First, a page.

Sculptor Jean Brillant’s huge metallic nib
reminds me the pleasures of reading and writing. Especially so since I know
Jean Brillant, who is not only the scion of a distinguished Rimouski family but
owner of the building which houses his studio in Montreal – and the offices of
Blue Metropolis – in the Saint-Henri district of Montreal. He wittily calls it
the Centre artistique de Saint-Henri, or CASH.
The Lodge itself showcases some fine old family portraits, the upstairs living quarters, and an exhibition of recent photographs of the Gaspé taken by Quebec photographer Bertrand Carrière that itself includes both old and new. In Après Strand. Bertrand Carrière the Quebec photographer Carrière was inspired by the American Paul Strand to revisit the Gaspésie with his camera in 2010. Books with some of Strand’s photographs of Depression-era Gaspé landscapes and figures are exhibited along with other Bertrand photos in the Rimouski Regional Museum, a stone’s throw from rue Jean-Brillant.
The most obviously innovative aspect of the Reford Gardens is the International Garden Festival, open this year until October 2 and featuring a record 25 gardens created by 80 designers. With financial support from its partners (Hydro-Québec has, to its c-
The theme this year is Secret Gardens, with artistic director Emmanuelle Vieira posing the question, “What do Secret Gardens look like today?” Some references to the theme are direct – a handwritten note with the title of The Secret Garden by Frances Hodgson Burnett pinned inside the door of one of the garden sheds in Every Garden Needs a Shed and a Lawn ! Others are indirect, like the bed of salt that “hides innumerable secrets beneath its surface” (Fleur de sel).
Some are appropriately subtle (algae in the Algaegarden become “an object of secret beauty and curiosity”), others – the swing hidden from view in its dugout in Bascule – less so. One boldly addresses the “warzone of gardening” (Land Use Observatory).
What interests me in these gardens is their design and imaginative audacity, along with their thoughtful and often playful deconstruction of the garden into its constituent parts. As a writer, I am also intrigued by the power of the language used to describe them.
Among the most provocative – perhaps especially for a writer -- is the 100landschaftsarchitektur’s Jardin de la connaissance and its “secret and strange library” of walls, benches and floors made up of used books exposed to wind and weather – and varieties of mushrooms cultivated within some of the books. “The garden becomes a reading room that is at the same time secret and strange, sensual and mythical.”
The Reford Gardens are no secret. They have attracted more than 5 million visitors since they were opened to the public in 1962, and they have been written up in The New York Times, the Frankfurter Allgemeine Zeitung ("Das ist Gartenprovokation!"), and countless other publications in numerous languages.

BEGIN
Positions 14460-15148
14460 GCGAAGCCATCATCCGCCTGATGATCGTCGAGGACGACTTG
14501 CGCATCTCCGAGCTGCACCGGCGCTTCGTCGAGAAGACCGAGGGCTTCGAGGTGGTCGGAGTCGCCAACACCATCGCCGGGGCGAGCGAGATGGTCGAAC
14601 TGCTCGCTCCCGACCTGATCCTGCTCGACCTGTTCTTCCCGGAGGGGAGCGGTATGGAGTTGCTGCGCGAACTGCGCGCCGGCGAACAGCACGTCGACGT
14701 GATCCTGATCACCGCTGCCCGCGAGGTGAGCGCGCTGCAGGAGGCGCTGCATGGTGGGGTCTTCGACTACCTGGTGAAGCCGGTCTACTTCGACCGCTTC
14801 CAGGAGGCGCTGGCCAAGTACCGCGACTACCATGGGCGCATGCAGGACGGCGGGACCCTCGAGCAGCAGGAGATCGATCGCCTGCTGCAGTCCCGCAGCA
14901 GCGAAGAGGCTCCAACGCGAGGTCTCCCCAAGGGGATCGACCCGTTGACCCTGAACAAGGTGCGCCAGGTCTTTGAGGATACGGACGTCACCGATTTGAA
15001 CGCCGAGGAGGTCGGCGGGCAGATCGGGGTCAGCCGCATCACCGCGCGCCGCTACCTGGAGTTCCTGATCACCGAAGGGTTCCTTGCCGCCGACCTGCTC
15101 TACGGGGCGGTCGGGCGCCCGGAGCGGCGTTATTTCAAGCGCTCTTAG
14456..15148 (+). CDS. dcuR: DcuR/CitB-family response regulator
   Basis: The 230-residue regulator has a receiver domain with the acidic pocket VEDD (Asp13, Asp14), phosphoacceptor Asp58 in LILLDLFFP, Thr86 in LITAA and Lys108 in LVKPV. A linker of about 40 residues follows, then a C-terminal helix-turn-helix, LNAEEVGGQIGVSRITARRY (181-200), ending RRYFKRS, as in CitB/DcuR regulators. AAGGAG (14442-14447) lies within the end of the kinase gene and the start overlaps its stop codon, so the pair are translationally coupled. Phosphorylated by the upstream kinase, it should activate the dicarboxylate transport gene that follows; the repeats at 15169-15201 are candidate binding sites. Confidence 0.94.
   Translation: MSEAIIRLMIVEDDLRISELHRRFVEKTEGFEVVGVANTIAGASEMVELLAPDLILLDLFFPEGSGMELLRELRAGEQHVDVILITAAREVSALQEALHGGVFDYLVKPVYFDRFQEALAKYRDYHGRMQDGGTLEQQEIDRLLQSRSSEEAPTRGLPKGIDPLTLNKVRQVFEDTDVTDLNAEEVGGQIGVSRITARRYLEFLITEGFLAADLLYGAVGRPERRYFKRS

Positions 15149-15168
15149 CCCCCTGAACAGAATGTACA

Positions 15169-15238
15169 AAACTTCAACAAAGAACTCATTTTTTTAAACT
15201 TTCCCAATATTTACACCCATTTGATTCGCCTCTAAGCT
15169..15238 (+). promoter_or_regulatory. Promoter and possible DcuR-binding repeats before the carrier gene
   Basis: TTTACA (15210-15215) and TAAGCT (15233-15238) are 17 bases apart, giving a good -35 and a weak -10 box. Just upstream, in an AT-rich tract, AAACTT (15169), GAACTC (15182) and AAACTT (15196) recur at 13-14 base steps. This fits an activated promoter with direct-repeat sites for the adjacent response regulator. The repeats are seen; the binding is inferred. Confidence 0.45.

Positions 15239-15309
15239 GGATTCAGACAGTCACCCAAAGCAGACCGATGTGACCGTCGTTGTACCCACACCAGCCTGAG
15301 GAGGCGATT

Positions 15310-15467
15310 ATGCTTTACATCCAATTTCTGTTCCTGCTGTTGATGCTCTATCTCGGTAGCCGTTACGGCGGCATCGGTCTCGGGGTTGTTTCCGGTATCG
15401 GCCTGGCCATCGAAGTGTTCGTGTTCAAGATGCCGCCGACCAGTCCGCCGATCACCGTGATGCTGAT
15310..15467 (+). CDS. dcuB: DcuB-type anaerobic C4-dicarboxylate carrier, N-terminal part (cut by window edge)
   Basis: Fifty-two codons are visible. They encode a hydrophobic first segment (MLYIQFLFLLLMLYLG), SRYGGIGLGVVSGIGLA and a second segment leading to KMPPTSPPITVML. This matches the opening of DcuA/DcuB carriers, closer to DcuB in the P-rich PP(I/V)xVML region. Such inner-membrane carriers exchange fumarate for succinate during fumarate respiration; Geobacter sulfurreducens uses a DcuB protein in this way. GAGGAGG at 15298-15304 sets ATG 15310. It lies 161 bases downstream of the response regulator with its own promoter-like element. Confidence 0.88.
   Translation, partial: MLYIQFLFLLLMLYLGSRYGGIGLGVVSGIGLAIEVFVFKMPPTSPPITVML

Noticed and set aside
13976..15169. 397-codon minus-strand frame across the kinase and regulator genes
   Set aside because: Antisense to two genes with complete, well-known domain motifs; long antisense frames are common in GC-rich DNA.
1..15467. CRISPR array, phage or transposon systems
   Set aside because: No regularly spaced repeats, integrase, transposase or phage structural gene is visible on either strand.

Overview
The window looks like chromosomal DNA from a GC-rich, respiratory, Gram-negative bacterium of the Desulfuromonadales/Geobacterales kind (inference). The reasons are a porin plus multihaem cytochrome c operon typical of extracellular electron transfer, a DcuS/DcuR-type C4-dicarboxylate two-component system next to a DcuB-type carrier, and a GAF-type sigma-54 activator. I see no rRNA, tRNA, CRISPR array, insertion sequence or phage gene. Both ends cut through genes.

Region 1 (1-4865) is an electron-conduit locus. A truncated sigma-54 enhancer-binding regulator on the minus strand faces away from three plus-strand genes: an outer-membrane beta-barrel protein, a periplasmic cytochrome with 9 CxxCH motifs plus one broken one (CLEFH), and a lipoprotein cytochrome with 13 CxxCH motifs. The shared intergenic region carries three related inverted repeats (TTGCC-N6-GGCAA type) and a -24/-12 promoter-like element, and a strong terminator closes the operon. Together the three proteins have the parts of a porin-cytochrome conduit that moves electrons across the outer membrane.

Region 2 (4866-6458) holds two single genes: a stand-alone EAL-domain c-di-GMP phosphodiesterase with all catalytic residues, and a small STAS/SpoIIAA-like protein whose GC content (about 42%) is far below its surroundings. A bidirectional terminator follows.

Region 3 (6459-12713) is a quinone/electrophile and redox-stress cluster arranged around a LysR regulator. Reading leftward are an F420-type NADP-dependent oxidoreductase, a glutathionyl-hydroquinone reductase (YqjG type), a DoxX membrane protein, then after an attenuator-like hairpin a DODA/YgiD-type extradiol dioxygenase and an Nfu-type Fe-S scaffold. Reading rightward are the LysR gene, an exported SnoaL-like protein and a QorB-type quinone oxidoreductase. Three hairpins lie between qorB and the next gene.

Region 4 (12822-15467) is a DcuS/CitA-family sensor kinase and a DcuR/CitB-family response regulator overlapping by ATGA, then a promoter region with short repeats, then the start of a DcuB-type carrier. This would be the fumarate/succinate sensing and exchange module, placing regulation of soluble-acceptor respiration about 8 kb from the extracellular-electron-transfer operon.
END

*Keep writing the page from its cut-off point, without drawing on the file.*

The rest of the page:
I know a bit about what it takes to organize a festival. The one I created is a literary festival, though. And yes, writers have egos, which sometimes complicated my life at Blue Metropolis. We all have difficulties raising funds, and that takes a toll. The elements have some impact on a literary festival, too (flights delayed because of snow; flights cancelled because of volcanic ash); these have presented a variety of challenges, some of them serious. They pale beside the impact that the elements have on gardens.
Blue Metropolis has presented a wide array of literary and educational programming over the years, and I’m the last person to downplay the staggering amount of work that goes into all that. But the Reford Gardens’ programme of horticultural, conservation, ecological, literary, and musical activities -- as well as museum displays and photographic exhibits – make me blanch, and that’s without even touching on the sheer scale of the operation, and just plain gardening this extensive landscape.
Chapeau! My hat’s off to Alexander Reford. What an extraordinary accomplishment.
The winner of this extravagant prize will be announced on December 15th, 7 p.m. EST.
To begin at the end, here is a coda to the talk I gave today at the Atwater Library in Montreal on Mavis Gallant.
Mavis Gallant at The Standard, Montreal
Linda Leith, President of the Montreal publishing house Linda Leith Éditions, is delighted to announce that Maurice Forget is joining LLÉ as Conseiller éditorial.
The best stories I have ever read about Montreal are the Linnet Muir stories that appeared in The New Yorker in 1978 and 1979. Set mostly in wartime Montreal, the stories dip back into the more distant past of Linnet Muir’s—and Mavis Gallant’s own—childhood memories of Montreal in the 1920s.